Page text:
Caring for health
WHILE the Health Ministry may maintain that the incidence of cholera has seen a decline, experts feel otherwise. Hence, a new live oral cholera vaccine (IOCV) using recombinant technology will begin phase II clinical trial, this month.
Funded and developed by the Department of Biotechnology, Ministry of Science and Technology, the phase II trial will be conducted on 60 volunteers at the National Institute of Cholera and Enteric Diseases (NICED), Kolkata.
According to NICED director Dr G B Nair, it is the first attempt nationally to create a live oral vaccine.
“Cholera should be taken very seriously. The World Health Organisation (WHO) bulletin states that there is lot of cholera in our country but it’s not talked about, since it is associated with the poor. Even the advocacy about the disease has been poor,” he said.
Live vaccine is better than killed vaccine, which is licensed and commercially available in India for the last two years, as the efficacy is more. Also, in comparison to the killed oral vaccine that requires two doses, IOCV is a one dose vaccine that will ensure fewer dropout rate during the scheduled vaccination camps. As for the cost, the DBT official said that post phase III trials, which will take place later this year, IOCV will be cost effective and the cost will be competitive with the current killed oral vaccine.
While killed oral vaccine for cholera is licensed and available in the country for the last two years, it is not used in the public sector healthcare system. There is no policy on cholera right now in the country like TB, polio, etc. Most cases of cholera in people from abroad, who visit India, are not reported since that would affect the tourism industry, revealed the official.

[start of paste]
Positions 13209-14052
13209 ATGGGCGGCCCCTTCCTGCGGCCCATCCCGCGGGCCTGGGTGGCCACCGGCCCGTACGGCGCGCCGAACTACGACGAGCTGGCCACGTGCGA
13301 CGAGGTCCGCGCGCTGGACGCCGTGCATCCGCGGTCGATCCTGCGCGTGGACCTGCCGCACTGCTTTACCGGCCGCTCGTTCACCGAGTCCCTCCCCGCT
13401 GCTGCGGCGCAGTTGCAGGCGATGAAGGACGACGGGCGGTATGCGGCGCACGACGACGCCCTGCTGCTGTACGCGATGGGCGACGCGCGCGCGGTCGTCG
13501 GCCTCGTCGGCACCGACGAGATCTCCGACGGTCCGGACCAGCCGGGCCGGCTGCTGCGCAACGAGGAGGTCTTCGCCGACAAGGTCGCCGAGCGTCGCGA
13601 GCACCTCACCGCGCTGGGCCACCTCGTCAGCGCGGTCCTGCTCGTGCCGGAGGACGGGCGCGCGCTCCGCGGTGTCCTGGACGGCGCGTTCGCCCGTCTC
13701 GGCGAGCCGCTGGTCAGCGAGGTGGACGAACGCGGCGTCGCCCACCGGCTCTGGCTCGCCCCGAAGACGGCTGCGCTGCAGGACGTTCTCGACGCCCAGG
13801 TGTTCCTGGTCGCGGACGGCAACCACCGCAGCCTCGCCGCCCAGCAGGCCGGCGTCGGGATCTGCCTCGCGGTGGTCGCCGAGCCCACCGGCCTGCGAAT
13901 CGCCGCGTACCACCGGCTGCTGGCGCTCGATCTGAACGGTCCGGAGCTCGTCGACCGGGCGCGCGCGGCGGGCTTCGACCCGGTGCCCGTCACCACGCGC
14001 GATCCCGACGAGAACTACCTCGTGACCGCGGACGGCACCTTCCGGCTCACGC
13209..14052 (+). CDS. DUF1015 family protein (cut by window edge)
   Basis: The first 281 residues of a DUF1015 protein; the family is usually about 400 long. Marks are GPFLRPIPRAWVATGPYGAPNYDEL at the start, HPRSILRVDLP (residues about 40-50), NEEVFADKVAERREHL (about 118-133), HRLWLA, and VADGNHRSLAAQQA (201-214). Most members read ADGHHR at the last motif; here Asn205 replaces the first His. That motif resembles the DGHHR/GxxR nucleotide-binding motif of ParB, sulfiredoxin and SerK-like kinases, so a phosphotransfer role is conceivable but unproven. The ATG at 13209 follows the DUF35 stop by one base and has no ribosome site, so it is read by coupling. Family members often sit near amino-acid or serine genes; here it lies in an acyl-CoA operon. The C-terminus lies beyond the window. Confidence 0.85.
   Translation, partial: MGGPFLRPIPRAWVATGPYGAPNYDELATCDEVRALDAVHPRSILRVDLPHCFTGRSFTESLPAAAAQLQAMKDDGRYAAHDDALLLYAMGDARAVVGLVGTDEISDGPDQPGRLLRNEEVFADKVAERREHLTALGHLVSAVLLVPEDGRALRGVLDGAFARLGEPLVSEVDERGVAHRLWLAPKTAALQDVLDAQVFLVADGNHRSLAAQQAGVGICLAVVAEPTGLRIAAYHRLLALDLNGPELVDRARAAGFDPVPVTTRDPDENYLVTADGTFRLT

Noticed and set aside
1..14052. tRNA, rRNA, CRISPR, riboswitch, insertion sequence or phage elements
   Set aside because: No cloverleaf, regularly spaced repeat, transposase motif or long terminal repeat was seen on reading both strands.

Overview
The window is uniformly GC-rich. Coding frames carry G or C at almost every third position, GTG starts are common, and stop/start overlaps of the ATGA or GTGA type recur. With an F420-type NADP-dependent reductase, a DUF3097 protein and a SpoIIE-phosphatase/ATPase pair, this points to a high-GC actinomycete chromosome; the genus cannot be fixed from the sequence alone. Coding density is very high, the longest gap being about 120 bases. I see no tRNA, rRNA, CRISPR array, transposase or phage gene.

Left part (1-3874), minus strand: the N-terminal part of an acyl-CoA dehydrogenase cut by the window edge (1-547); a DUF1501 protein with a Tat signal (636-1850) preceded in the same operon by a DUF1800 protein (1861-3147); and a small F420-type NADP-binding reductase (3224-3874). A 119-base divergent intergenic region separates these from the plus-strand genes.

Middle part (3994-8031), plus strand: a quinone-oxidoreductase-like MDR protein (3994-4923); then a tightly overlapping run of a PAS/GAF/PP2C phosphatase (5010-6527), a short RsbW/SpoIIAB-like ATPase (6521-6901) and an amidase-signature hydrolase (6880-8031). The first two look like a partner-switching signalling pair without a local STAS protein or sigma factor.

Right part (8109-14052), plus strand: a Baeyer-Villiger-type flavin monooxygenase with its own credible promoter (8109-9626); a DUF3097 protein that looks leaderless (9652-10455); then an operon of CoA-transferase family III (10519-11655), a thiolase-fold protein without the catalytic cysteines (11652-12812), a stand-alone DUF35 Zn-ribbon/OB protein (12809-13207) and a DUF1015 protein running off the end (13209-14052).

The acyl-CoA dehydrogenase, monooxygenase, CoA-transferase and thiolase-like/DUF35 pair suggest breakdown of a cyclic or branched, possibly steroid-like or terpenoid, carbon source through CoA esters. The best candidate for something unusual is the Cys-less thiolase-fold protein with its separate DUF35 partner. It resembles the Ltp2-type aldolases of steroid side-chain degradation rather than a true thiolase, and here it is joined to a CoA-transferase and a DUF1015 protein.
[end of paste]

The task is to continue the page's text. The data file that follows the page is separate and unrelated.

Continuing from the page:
Hence, DBT along with NICED and other stakeholders are working on formulating a national policy. “Once IOCV is fully developed, it will help generate surveillance information like where the endemic areas are, locating where outbreaks occur, etc,” said Dr Nair.
Although cholera cases have considerably come down in the last 15 years, certain districts still report cases during summer.
For instance, Chitradurga, Dharwad and Hassan districts saw three deaths in April. Davangere and Kodagu have reported cases from January till March. Meanwhile, 30 cholera positive cases have been reported in the state till April, this year.
“Though we cannot point out endemic areas, where sanitation is bad and whenever water gets contaminated, cholera cases spread. However, situation has improved in the last 15 years,” said Dr T S Cheluvaraj, joint director (CMD), health department.
The killed cholera vaccine is not used by the health department since it is not included in the national immunisation programme. Meanwhile, 341 cholera cases and six deaths (the highest in the last five years) were reported in 2010.
(Published in Deccan Herald on 6th May, 2011)